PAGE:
Hong Kong / Sydney - Bankers in Australia have much to cheer this Christmas as fees from underwriting initial public offerings (IPOs) surged tenfold this year, and many are now betting on an equally active year in 2014 as a spate of private equity exits keeps the market busy.
This year, companies are expected to have raised about $6 billion (R61.8bn) through IPOs, six times last year’s total and the highest since 2010.
Yesterday, shares in education training provider Vocation opened up 10 percent on their A$1.89 (R17.70) offer price after the company raised A$253 million in its IPO. Vocation last traded at A$2.06, giving the company a market capitalisation of A$412m.
The company’s upbeat open came after a strong performance from peers Navitas and G8 Education, said Evan Lucas, IG’s market strategist. Navitas’ shares are up 27 percent so far this year, while G8’s have risen 89 percent in the same period.
“It’s in the right area, it’s in the right industry, it’s certainly getting the attention that it requires, and that’s why you’ll probably see Vocation doing quite well today as well,” Lucas said yesterday.
The rush of listings, most of which are concentrated in the last two months of the year, have led some bankers to predict an IPO pipeline of at least $5.46bn next year, defying a slowing domestic economy weakened by falling commodity prices.
The resurgence follows two lean years in 2011 and last year when investor appetite for new issues slumped due to global economic uncertainty and a rash of poor performances in secondary markets.
“In Australia, we’ve been through a series of interest rate cuts… and that combination of historically low rates plus confidence around the global growth picture as well as lower volatility has attracted a lot of investors back into equities,” said Hugh Falcon, the co-head of equity capital markets for Australia and New Zealand at Macquarie Group.
The Australian IPO market has been the third-busiest in the Asia-Pacific region, behind Hong Kong and Singapore, rising from 10th place last year, Thomson Reuters data show.
The estimated fees from underwriting IPOs in Australia has jumped to $110m this year, according to Thomson Reuters/Freeman Consulting, with home-grown Macquarie dominating the league table followed by Swiss bank UBS.
“The challenging environment of the last four or five years meant the IPO windows that have occurred were very short. This has meant we have witnessed a lot of pent-up demand from issuers to go to market in recent months,” Falcon said.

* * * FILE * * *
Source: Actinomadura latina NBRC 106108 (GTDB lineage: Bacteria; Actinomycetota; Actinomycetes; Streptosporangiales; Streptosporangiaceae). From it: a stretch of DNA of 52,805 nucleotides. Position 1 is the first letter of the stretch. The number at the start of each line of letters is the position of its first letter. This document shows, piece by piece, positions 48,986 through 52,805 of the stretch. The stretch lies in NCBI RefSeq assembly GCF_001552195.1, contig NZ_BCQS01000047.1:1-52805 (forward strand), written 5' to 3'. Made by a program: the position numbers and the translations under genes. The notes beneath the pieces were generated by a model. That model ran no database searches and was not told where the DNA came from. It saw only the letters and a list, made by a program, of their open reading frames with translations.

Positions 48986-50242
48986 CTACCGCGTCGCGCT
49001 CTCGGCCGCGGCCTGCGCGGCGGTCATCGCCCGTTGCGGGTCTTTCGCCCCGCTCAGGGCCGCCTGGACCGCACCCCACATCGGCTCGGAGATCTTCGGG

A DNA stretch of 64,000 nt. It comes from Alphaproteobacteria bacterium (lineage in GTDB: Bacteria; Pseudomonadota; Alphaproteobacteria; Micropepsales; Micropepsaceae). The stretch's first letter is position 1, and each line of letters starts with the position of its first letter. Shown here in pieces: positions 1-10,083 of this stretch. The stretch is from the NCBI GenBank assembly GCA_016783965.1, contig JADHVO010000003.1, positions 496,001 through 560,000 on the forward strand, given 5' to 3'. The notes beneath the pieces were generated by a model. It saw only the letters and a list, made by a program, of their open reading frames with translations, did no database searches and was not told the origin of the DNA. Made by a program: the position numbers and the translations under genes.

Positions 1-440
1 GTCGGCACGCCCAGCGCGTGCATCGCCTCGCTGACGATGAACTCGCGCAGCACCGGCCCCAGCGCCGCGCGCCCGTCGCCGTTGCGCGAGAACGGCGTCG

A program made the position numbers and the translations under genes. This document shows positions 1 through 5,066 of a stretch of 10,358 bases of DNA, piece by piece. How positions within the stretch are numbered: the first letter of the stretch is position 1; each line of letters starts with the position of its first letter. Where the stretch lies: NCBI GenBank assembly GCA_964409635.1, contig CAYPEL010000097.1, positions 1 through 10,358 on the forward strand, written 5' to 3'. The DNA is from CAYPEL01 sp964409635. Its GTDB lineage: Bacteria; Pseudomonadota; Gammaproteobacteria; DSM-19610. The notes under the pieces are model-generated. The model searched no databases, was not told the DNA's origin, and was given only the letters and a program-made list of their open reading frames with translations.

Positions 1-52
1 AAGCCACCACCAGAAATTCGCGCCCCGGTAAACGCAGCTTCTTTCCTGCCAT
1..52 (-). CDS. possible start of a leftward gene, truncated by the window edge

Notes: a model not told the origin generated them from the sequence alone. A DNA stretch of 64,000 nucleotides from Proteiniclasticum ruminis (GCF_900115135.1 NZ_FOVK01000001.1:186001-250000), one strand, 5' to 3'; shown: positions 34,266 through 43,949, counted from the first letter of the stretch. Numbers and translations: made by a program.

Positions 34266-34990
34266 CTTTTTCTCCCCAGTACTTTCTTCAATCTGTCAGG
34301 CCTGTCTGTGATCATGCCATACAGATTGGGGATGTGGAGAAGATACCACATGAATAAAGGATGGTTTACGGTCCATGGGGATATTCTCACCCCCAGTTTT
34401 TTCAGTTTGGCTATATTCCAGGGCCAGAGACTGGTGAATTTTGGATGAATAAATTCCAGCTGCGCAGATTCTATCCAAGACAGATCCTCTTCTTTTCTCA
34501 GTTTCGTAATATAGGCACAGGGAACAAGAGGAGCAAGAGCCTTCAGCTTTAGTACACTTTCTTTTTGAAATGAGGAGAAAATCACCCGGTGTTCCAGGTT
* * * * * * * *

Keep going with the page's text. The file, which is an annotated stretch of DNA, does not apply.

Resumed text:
For investors, buying into new listings has been more profitable than betting on already listed companies, further emboldening issuers.
Companies such as OzForex Group, Veda Group and Steadfast Group have risen more than 40 percent from their offer prices. That compares with an 11.6 percent gain in the benchmark index this year.
Packaging company Pact Group is due to list next Tuesday after raising A$649m in Australia’s biggest IPO this year. The second-largest was Nine Entertainment, which had its market debut on Friday.
Travel insurer Cover-More Group, seeking to raise A$521m, plans to start trading two days after Pact.
There are some concerns the Federal Reserve will call an end to easy money in the US, and worries about the outlook for the Australian economy.
The Reserve Bank of Australia predicts growth will stay below par at about 2.5 percent through next year before hopefully picking up the following year as exports and domestic demand help offset a cooling mining boom.
Among the companies expected to list next year are government-owned insurer Medibank Private and healthcare business The Healthscope Group, owned by private equity funds The Carlyle Group and TPG Capital Management, according to a banking source.
Facilities management outfit Spotless Group, owned by Australian private equity fund Pacific Equity Partners, was also expected to launch an IPO, the source said, adding that those offers could potentially raise more than A$1bn each.
The long-delayed $3bn IPO of Hong Kong utility CLP Holdings’ Australian unit, EnergyAustralia, formerly known as TRUenergy, is another possible deal, bankers say.
“Next year there is potential for a lot more floats and a lot bigger floats, and I think the deal size is the key point of difference,” said Sean Walsh, the head of equity capital markets for Goldman Sachs in Australia. – Reuters